Louisa Chase: Below the Surface
November 11, 2018–October 6, 2019
At first glance, you might consider the images created by Louisa Chase playful, sometimes even exuberant—simplified pictographs dancing in a composition of color, environmental forms and figurative representations suspended in layers of gestural mark-making. Upon closer inspection, the imagery reveals the introspective self-examination of an artist trying to reveal the ephemeral through a physical process—what she described as “a constant search to hold a feeling tangible.”
Louisa Lizbeth Chase (American, born Panama, 1951–2016) was raised in Lancaster, Pennsylvania. A graduate of Syracuse University (BFA, Printmaking, 1973) and the prestigious graduate program at Yale University (MFA, 1975), Chase explored a variety of media, from experimental drawing to inflatable sculpture. She flourished in New York City early in her career and was one of few female artists to gain renown during the resurgence of painting in the 1980s, a movement generally associated with the artists of New Image painting and Neo Expressionism. In 1984, Chase’s work was included in the landmark exhibition Paradise Lost/Paradise Regained: American Visions of the New Decade, organized by the New Museum of Contemporary Art to represent the United States at the Venice Biennale. That same year, the Institute of Contemporary Art in Boston presented the nationally-traveling solo exhibition New Currents: Louisa Chase. In 1991, Chase left Manhattan for Sag Harbor before settling in East Hampton, where she lived and worked until her death in 2016.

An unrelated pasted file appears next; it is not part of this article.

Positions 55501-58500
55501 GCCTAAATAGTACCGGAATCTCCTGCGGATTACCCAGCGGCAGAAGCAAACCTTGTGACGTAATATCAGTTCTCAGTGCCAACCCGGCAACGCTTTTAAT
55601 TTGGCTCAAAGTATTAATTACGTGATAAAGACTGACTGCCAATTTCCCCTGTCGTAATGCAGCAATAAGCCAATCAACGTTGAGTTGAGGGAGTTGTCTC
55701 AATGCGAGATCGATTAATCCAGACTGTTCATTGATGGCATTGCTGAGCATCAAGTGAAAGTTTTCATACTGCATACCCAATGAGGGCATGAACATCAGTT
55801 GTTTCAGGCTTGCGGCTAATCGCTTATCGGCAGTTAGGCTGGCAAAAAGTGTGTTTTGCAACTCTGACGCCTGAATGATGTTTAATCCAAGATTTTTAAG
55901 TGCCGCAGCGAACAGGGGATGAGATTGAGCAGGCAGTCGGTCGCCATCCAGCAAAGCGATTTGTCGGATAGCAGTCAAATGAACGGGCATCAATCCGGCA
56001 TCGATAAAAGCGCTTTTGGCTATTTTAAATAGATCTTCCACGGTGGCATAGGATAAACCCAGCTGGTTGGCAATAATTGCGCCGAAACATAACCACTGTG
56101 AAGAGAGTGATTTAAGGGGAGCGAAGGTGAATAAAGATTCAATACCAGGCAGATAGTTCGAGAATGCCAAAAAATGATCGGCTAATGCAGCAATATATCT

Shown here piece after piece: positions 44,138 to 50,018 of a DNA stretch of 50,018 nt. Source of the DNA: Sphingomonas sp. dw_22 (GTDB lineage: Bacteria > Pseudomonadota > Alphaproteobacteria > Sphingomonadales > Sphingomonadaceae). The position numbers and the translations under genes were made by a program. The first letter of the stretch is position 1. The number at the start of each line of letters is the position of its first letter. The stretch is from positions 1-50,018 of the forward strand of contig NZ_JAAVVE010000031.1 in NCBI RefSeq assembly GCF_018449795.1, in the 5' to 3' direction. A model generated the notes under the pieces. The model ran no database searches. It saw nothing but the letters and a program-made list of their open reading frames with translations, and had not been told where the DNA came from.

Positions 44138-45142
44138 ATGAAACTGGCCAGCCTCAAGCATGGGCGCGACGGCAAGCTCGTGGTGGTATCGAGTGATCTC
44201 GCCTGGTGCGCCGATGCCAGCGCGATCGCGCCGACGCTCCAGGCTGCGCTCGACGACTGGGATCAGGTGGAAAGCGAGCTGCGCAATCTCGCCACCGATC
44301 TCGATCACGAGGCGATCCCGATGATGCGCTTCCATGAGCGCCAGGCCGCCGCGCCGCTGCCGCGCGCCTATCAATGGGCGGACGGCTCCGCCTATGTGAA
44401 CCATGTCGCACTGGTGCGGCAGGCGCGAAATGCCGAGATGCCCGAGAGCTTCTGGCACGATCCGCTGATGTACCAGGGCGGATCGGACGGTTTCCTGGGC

Louisa Chase: Below the Surface is the first survey of the artist’s work since her death, representing nearly forty years of art-making. Early paintings illustrate the foundation of Chase’s visual vocabulary, seen in the simplified imagery and mark-making consistent throughout her career. The feeling of innocence imbuing her work from the 70s and early 80s gradually evolves into the aggressive excavation of her canvases. The resulting impasto offers a picture plane that has no perspective but is in no way flat. This sense of duality is central to Chase’s work: the balance between order and chaos, the dichotomy of image and intent, the unified expression of the divided self. She comes full circle within her most recent work, returning to the impish color palette and demeanor of her early painting but incorporating the assertive and introspective mark refined over a lifetime—what she defined as “kamikaze curiosity.” Louisa Chase routinely returned to the medium of printmaking throughout her career, publishing well over 60 editioned prints and countless variations, proofs, and monoprints. The selected prints on view mirror the stylistic evolution evident in her paintings and drawings, transitioning from the simplified forms of her early woodcuts, to the complex strata in her combined etching and relief impressions, and finally, to the sophisticated and self-reflexive compositions seen in her lithographs and monoprints.